By the way, these days everybody thinks they're an economist. President Obama
It's Friday the 13th. Centuries ago a group of Monks/Warriors turned Bankers known as the Knights Templar were arrested on secret orders from King Philip the Fair on a Friday the 13th in October, 1307. Philip owed the Knights quite a bit of money- what better way to cancel a debt than to outlaw your banker- and besides, their raison d'être as warriors and bankers, the Crusades and the financing thereof, had ended in failure.
Another dream of Globalization bites the dust. I suspect today's Bankers are hoping they are treated somewhat better than the previous financiers of Globalization. Imagine what one could discover from the CEOs who just visited Washington if they had faced a Medieval Inquisition?
Today's Bankers are made of much softer stuff. I doubt one would need waterboarding to get them singing, a simple threat of making them ride the NY subway to work each day would likely be sufficient.
But enough of the trip down history's lane, today's post is about the perils of economic debate in the public arena- like the scene from the Wizard of Oz, pundits are faced with the terrors of the unknown on a dark road, but instead of Lions and Tigers and Bears, it's Multipliers and Imbalances and Weights.
Take the debate between the Left and Right in America on tax cuts vs. increased spending. The Right, despite evidence of the past 8 years (which, as an aside does not debunk any theoretical argument in favor thereof, more on that later) would have us believe that tax cuts are the true Yellow Brick Road, while the Left would have us believe that all public spending is stimulus.
While past results are no guarantee of future returns, as I had to learn to pass my Series 3 exam- humans, after all, are not stones- the multiplier effect of the Bush era tax cuts has been limited mainly to increased building of economically unproductive mansions in Greenwich, Connecticut, exorbitant payments to prostitutes- haven't these guys heard of Bangkok?- and increased profits for Caribbean Junkets. Tax reductions on the upper class would have been much more simulative if today's rich had behaved more like the Protestant Ethic imagined- live frugally and reinvest.
This behavior could, of course, change and the upper class could dispense with their retained income in accordance with the Protestant Ethic derived assumed weights in Right Wing econometricians' imagination. The theory behind the virtue of tax cuts rests on the assumption of wise dispostion of the additional funds they control.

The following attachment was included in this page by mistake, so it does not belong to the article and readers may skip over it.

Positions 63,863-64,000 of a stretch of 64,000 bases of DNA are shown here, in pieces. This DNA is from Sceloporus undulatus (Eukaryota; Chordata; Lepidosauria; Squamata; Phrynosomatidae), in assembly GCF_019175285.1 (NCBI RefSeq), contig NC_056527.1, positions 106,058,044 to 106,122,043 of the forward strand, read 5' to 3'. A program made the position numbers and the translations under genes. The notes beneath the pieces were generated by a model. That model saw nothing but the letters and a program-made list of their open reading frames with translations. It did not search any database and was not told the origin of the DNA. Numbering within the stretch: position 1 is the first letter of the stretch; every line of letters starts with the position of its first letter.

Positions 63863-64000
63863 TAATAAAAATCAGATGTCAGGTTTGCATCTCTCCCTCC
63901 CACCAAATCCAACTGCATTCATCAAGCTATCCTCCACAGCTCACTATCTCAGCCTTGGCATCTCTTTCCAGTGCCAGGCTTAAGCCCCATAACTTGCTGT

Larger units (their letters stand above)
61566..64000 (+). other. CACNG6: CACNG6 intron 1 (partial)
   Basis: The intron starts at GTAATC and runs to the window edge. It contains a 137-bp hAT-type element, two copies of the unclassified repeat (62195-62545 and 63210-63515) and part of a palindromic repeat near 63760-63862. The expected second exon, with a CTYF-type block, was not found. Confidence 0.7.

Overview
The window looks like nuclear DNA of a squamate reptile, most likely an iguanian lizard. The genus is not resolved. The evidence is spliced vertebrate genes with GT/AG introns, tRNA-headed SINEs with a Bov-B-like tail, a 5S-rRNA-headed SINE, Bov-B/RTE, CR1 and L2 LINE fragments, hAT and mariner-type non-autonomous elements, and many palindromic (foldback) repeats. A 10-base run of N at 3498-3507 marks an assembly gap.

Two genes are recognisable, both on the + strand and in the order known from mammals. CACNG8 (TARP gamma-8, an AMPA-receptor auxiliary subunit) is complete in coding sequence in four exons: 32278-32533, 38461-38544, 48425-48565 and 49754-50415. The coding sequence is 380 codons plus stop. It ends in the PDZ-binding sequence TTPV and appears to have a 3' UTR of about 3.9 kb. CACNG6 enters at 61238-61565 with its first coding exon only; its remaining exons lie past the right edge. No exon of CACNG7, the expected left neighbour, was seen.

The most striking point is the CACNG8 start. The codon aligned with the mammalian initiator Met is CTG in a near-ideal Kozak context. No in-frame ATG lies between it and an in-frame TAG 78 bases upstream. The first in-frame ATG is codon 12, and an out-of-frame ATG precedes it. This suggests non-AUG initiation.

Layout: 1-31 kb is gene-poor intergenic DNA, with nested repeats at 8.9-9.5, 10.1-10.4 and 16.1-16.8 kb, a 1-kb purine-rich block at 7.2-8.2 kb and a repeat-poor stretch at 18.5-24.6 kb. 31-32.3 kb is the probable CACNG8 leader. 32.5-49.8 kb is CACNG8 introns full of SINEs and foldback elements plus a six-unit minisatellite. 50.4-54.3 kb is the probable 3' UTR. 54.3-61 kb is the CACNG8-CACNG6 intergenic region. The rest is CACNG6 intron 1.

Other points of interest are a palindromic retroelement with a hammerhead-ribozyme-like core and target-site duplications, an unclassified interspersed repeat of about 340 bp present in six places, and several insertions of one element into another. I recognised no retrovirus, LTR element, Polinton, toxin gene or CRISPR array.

While I agree in principle, given the dire need for US infrastructure improvement, and the lack of initiative shown by the private sector in that regard of late, with the decision to shift the flow of funds away from the upper class and towards such projects, the returns from such spending will depend on the guiding vision and the efficiency with which the funds are spent. If the Left Wing fund distributors prove as greedy as the Right Wing Financiers, the effects wil be the same.
Funds spent to rebuild and improve suburban roads and malls will, in my view, have a much lower multiplier on growth than funds spent on more energy efficient goods and people transportation. Funds spent to construct new schools with lots of new technology will, in my view, have a much lower multiplier effect than funds spent on attracting and retaining better educators. More teachers, fewer bankers is my motto in that regard.
Alas, economic debate in the public arena is driven more by dogma than empirically based multipliers.
The final boogeyman on the dark road of depression is Imbalance (External)- a condition which arises when a nation imports far more than it exports. Recall the cries of outrage from our foreign trading partners occasioned by the phrase "Buy American" in the stimulus legislation.
To the extent that one cause of the financial malaise is the burden of funding the US Current Account, "Buy American" could be just what the economic doctor ordered.
Alas, a reduction of that imbalance (as occurs with any major shift in the flow of funds) will lead to profit reduction for some. Thus do recessions become depressions. The need for change becomes obvious and yet few want to change- trading a few extra quarters of profits for the life of the corporation.
Oh well, as Dorothy learned on her way back home, this too shall pass. Perhaps, to expedite the process, we could throw a bucket of water on the Bankers on their next trip to Washington.